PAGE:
FOR many years I lived under the misguided impression that Ewan MacColl’s iconic mountain song The Manchester Rambler included a mention of the Wain Stones in the Cleveland Hills. Only recently did I discover there is another set of Wain Stones – on Bleaklow, in the Pennines above Manchester. And these are the ones he was singing about. Which just goes to show that you should never make assumptions . . .
I’ve walked past the Wain Stones several times during the past few years – the North-East version, that is. The Cleveland Way long-distance footpath passes directly over the sandstone outcrop. There aren’t many rocky protuberances on the Cleveland Hills and North York Moors, so the Wain Stones are pretty unique in this part of the world.
I’ve a few hours to spare today so I’m taking one of my guerilla walks along the escarpment from the B1257 on Clay Bank, heading west towards Carlton Bank and the rolling moors above the Tees valley.
Up here the clouds are dark and the wind strong and bitterly cold. To the north, the escarpment falls steeply to flat farmland and the outskirts of Middlesbrough. The lowlands are bathed in warm sunlight. Middlesbrough looks quite pleasant from a distance. (Click pictures for high-res versions)
I’ve never quite worked out where the Cleveland Hills finish and the North York Moors begin. I’ve arrived at the conclusion, unsatisfactory as it might be, that the Cleveland Hills is just another name for the northern section of the North York Moors. That’s the theory I’m working on.
But I’m the bloke who had Ewan MacColl striding out over Hasty Bank and Cringle Moor, so what do I know? Anyway, while we’re on the subject, take it away Ewan:
I’ve been over Snowdon, I’ve slept upon Crowdon
I’ve camped by the Wain Stones as well
I’ve sunbathed on Kinder, been burned to a cinder
And many more things I can tell.
My rucksack has oft been me pillow
The heather has oft been me bed
And sooner than part from the mountains
I think I would rather be dead.
Thank you. Legend has it that a Viking chieftain was defeated by the Angles up here on this ridge in the Cleveland Hills, and the Wain Stones take their name from the Anglo-Saxon word wanian, which means to lament or grieve.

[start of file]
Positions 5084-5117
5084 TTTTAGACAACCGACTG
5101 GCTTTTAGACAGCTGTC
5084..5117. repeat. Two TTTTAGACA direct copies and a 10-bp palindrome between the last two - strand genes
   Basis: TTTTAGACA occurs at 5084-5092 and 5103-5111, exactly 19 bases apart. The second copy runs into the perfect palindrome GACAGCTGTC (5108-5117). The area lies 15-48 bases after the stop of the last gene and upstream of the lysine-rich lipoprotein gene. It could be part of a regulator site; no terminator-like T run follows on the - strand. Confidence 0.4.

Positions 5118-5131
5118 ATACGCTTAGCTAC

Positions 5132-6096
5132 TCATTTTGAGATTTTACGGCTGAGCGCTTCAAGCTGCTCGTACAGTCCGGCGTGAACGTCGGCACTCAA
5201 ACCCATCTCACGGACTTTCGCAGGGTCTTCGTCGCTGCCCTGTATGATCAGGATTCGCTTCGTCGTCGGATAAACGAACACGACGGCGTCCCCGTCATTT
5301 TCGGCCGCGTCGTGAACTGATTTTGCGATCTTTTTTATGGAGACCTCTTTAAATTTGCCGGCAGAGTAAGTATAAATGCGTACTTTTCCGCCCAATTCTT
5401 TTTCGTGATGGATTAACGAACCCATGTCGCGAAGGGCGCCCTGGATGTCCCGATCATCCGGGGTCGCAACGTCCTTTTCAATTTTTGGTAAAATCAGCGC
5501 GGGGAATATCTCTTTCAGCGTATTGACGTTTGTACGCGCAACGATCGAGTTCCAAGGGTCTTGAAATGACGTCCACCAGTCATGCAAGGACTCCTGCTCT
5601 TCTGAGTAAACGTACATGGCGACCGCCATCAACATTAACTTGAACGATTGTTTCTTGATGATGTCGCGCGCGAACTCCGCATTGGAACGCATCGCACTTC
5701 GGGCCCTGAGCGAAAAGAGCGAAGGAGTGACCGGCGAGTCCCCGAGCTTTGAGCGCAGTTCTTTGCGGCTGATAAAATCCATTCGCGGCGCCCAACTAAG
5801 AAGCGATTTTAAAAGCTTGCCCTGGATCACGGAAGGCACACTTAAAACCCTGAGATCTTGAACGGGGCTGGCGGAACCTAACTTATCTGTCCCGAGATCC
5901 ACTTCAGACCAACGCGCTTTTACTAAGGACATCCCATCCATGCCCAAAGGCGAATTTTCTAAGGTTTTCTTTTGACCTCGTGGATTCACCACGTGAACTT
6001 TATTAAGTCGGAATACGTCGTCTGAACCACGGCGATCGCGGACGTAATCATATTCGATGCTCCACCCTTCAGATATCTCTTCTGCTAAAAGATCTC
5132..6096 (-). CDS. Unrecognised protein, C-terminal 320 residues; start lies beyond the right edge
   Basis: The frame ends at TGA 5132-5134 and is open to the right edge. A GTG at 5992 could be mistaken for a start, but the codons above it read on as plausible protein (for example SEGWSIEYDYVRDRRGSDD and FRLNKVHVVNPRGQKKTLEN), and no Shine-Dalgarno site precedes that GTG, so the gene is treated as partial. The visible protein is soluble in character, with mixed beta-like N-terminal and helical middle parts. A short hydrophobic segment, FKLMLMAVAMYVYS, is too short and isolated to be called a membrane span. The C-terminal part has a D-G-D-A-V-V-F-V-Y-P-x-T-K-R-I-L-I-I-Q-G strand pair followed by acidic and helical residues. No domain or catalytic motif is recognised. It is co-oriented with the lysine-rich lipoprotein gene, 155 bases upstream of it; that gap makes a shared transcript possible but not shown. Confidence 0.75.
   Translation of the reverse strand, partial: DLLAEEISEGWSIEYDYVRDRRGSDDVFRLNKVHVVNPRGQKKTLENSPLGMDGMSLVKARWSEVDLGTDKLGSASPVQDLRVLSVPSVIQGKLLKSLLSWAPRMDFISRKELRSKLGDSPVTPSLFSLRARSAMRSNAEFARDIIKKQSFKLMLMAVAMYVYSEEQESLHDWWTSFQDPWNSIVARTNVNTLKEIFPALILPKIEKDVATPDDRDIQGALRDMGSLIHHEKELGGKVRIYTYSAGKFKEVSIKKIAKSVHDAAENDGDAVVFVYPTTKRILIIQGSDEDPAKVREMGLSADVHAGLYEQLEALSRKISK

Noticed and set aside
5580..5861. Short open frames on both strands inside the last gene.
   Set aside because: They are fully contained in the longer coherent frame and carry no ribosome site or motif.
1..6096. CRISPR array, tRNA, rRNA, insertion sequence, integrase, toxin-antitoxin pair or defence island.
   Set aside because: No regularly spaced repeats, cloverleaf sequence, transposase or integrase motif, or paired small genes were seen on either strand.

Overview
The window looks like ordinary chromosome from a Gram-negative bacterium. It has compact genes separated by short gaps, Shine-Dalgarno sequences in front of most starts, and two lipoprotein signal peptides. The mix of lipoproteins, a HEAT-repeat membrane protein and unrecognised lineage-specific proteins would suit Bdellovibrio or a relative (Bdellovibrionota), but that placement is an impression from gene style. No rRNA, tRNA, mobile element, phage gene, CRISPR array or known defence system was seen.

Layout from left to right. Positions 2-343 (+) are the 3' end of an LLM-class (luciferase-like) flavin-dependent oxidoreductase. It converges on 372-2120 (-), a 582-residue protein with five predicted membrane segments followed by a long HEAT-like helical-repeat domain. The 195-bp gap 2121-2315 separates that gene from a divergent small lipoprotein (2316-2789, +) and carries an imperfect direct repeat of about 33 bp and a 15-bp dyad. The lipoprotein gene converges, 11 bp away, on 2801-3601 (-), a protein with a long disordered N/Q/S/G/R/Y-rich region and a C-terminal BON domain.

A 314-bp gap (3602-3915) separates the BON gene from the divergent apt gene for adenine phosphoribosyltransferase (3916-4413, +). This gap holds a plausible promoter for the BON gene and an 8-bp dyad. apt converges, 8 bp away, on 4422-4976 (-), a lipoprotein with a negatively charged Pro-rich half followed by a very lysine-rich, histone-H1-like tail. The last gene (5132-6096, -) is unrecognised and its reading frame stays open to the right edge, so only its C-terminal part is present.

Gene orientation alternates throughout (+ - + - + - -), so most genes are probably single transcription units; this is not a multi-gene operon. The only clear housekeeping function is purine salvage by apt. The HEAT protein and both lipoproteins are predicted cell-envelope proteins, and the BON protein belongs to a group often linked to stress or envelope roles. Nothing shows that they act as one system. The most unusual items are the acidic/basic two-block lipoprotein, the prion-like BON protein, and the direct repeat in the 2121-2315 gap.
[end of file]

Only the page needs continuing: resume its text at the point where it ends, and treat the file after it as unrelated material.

The Vikings certainly rampaged through the vicinity on numerous occasions. Norwegian king Harald Hardrada and his ally, Tostig Godwinson, pillaged Cleveland in September 1066 before ransacking Scarborough and sailing up the River Ouse to meet a bloody death at Stamford Bridge.
I can’t get my head around this, the mentality that prompts people to chisel their initials into a natural object that has weathered countless thousands of winters. Bronze Age inscriptions are one thing; Victorian lovers leaving their mark in an age when the environment was systematically exploited is another; but supposedly educated people defacing prominent landmarks in a national park is something I have difficulty coming to terms with. Still, I suppose it’s not as bad as pillaging Cleveland.
The Wain Stones are also a popular destination for climbers. This cluster of sandstone buttresses and boulders might be small and seemingly insignificant in the grand scheme of mountaineering things, but according to the Climb Online website there are 89 routes to the top. When the surrounding boulders and craglets are included, the total reaches 145.
Climb Online also outlines the history of the Wain Stones and recounts the antics of the early climbers who pioneered the routes. I am particularly fond of the following excerpt because it portrays the stereotypical Englishmen we have come to know and love:
The brothers CE and D Burrow along with Canon Newton recorded visits in 1912, they were joined about this time by E and G Creighton, the latter being sufficiently keen to cycle the 80-mile round trip from York to enjoy the climbing. In fact, the visits of E Creighton continued into the period of the First World War when, armed with a revolver, he patrolled the Wainstones in hours of darkness, “Looking for Zeppelins”.
There are no Zeppelins today. There might well have been one or two about yesterday, but in this wind they will have been blown up to North Utsire by now. So with no threat from the air I take loads of pictures of rock faces and boulders, clump over the next hill – Cringle Moor – then decide I don’t want to continue any further so turn around and head back along the escarpment.
Descending Hasty Bank I meet an elderly gentleman – mid-70s or possibly older – who’s making the ascent to the Wain Stones with the aid of trekking poles. We spend a pleasant ten minutes chatting about the moors, the paths, and the fine views across Teesside from the escarpment.
He tells me he’s up here to give his cardiovascular system a workout – which is a relief because my wandering mind has already raised the possibility of him being Mr E Creighton with a revolver stuffed precariously inside his trousers. The last thing I need is a bullet accidentally launching through my foot.
We wish each other well and off he goes, up into the blistering wind with nothing to protect his slight frame except a light anorak, a scarf, and a couple of trekking poles to fend off the Zeppelins. I hope I’m as active as he is when I’ve reached his age.
Now I’m off home to cook dinner for my wife and raise a glass to Ewan MacColl. Incidentally, MacColl wrote The Manchester Rambler in celebration of the mass trespass on Kinder Scout during the 1930s. He was involved with planning a series of trespasses and was responsible for publicity.
If it wasn’t for people like him our uplands would still be the exclusive playgrounds of the privileged – and walkers would be routinely beaten by red-necked, forelock-tugging gamekeepers wielding big sticks. So I might raise several glasses. Just don’t ask me to sing The Manchester Rambler.